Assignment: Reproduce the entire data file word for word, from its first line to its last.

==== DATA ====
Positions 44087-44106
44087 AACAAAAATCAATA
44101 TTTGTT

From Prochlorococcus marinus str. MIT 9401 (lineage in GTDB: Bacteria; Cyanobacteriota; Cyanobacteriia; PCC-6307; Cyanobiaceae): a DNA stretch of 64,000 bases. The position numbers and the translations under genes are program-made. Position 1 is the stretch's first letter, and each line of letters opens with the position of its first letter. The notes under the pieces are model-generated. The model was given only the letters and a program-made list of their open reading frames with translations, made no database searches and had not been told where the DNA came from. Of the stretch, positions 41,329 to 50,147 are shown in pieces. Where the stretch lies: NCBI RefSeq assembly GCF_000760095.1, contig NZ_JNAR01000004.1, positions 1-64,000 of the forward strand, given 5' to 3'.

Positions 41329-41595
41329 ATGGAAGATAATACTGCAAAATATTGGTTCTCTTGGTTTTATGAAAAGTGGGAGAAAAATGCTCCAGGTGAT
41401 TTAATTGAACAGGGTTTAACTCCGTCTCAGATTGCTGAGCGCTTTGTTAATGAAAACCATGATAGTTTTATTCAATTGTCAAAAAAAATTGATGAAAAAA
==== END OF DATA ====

Positions 44087-44106
44087 AACAAAAATCAATA
44101 TTTGTT

From Prochlorococcus marinus str. MIT 9401 (lineage in GTDB: Bacteria; Cyanobacteriota; Cyanobacteriia; PCC-6307; Cyanobiaceae): a DNA stretch of 64,000 bases. The position numbers and the translations under genes are program-made. Position 1 is the stretch's first letter, and each line of letters opens with the position of its first letter. The notes under the pieces are model-generated. The model was given only the letters and a program-made list of their open reading frames with translations, made no database searches and had not been told where the DNA came from. Of the stretch, positions 41,329 to 50,147 are shown in pieces. Where the stretch lies: NCBI RefSeq assembly GCF_000760095.1, contig NZ_JNAR01000004.1, positions 1-64,000 of the forward strand, given 5' to 3'.

Positions 41329-41595
41329 ATGGAAGATAATACTGCAAAATATTGGTTCTCTTGGTTTTATGAAAAGTGGGAGAAAAATGCTCCAGGTGAT
41401 TTAATTGAACAGGGTTTAACTCCGTCTCAGATTGCTGAGCGCTTTGTTAATGAAAACCATGATAGTTTTATTCAATTGTCAAAAAAAATTGATGAAAAAA